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A peer-based assistance program for officers with the New York City Police Department: report of the effects of Sept. 11, 2001.

Few data on stress symptoms related to the World Trade Center disaster in law enforcement personnel have been reported. Most New York City Police Department (NYPD) officers had significant exposure to the events of Sept. 11, 2001. Approximately 5,000 officers responded within the first 2 days, and more than 25,000 officers worked at ground zero, the morgues, or the Staten Island landfill. Because the police are the first line of defense against terrorist attacks, it is imperative that they maintain optimal health and functioning. Concern for the long-term effects from traumatic exposure is warranted. In partnership with Project Liberty, peer officers and clinicians from the Police Organization Providing Peer Assistance performed outreach, support work, and screening for stress symptoms related to the disaster in the NYPD from December 2002 until December 2003. Psychological issues in law enforcement personnel, a description of the outreach program, and data from these screenings are presented.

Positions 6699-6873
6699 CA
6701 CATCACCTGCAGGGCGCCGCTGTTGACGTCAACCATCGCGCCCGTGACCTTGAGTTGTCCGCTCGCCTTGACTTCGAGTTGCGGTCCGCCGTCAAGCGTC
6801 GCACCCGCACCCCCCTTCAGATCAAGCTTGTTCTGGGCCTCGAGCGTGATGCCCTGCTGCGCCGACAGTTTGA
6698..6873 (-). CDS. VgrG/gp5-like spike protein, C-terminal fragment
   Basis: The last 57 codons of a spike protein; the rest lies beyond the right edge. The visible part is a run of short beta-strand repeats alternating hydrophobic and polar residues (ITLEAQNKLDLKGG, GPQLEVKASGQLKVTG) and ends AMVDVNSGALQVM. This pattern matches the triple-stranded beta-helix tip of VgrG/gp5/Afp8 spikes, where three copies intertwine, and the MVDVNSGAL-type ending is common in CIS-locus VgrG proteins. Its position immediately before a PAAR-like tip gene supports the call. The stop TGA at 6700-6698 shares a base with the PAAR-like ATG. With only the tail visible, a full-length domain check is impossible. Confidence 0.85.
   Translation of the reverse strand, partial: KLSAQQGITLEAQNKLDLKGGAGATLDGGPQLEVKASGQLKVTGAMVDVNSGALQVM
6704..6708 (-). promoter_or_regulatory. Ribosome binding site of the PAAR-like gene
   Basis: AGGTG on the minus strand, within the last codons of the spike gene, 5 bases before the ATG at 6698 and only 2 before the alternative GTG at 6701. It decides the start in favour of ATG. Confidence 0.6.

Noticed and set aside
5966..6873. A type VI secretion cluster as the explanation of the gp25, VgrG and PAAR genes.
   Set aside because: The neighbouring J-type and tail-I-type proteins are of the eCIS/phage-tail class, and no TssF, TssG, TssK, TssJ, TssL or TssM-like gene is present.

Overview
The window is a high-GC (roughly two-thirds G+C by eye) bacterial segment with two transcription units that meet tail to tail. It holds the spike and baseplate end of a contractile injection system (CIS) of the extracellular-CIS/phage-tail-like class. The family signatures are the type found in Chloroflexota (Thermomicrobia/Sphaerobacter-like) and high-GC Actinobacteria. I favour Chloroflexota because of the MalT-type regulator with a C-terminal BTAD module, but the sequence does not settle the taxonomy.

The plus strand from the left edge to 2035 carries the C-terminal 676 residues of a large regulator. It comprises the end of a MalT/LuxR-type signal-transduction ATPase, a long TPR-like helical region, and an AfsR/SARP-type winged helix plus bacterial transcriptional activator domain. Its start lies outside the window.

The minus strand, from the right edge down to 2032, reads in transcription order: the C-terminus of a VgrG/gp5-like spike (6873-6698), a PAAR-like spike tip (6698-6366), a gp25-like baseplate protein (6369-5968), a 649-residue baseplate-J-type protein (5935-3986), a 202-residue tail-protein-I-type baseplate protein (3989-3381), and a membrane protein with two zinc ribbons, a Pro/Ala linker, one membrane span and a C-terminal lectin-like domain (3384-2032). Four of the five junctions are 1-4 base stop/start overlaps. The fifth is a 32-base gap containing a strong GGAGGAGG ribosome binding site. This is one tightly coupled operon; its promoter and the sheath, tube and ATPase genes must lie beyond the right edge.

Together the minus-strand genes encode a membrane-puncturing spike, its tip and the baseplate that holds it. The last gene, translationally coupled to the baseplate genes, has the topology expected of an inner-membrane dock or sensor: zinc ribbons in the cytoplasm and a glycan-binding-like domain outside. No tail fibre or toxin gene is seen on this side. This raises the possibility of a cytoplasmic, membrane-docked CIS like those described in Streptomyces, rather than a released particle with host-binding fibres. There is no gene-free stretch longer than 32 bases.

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Suicidal ideation and attempts in Norwegian police.

Studies on suicide among police show inconsistent results, thereby contributing to considerable speculation regarding why police officers commit suicide. The present paper is the first nationwide study on suicidal ideation and attempts among police. 3,272 Norwegian police completed Paykel's Suicidal Feelings in the General Population questionnaire. Lifetime prevalence of specific questionnaire items ranged from 24% for the feeling that life was not worth living, 6.4% for having seriously considered suicide, and 0.7% for attempted suicide. Independent predictors of serious suicidal ideation were marital status, subjective health complaints, reality weakness, anxiety, and depression. Serious suicidal ideation was mainly attributed to personal and family problems.

Author and article information

Affiliations
[1]Centre for Research and Intervention on Suicide and Euthanasia and Psychology Department, Université du Québec à Montréal, Montreal, Quebec, Canada
[2]Montreal Police Service (Service de police de la Ville de Montréal), Montreal, Canada
Author notes
Brian L. MisharaCentre for Research and Intervention onSuicide and Euthanasia (CRISE)Université du Québec à MontréalC. P. 8888, Succ. Centre-VilleMontréal, Québec H3C 3P8Canada Phone: +1 514 987 4832 Fax: +1 514 987 0350 E-mail: mishara.brian@123456uqam.ca
Journal
Crisis
Crisis
Crisis
Hogrefe Publishing
0227-5910
2151-2396
March 23 2012
2012
: 33
: 3
: 162-168
© 2012 Hogrefe Publishing..

Distributed under the Hogrefe OpenMind License [ http://dx.doi.org/10.1027/a000001]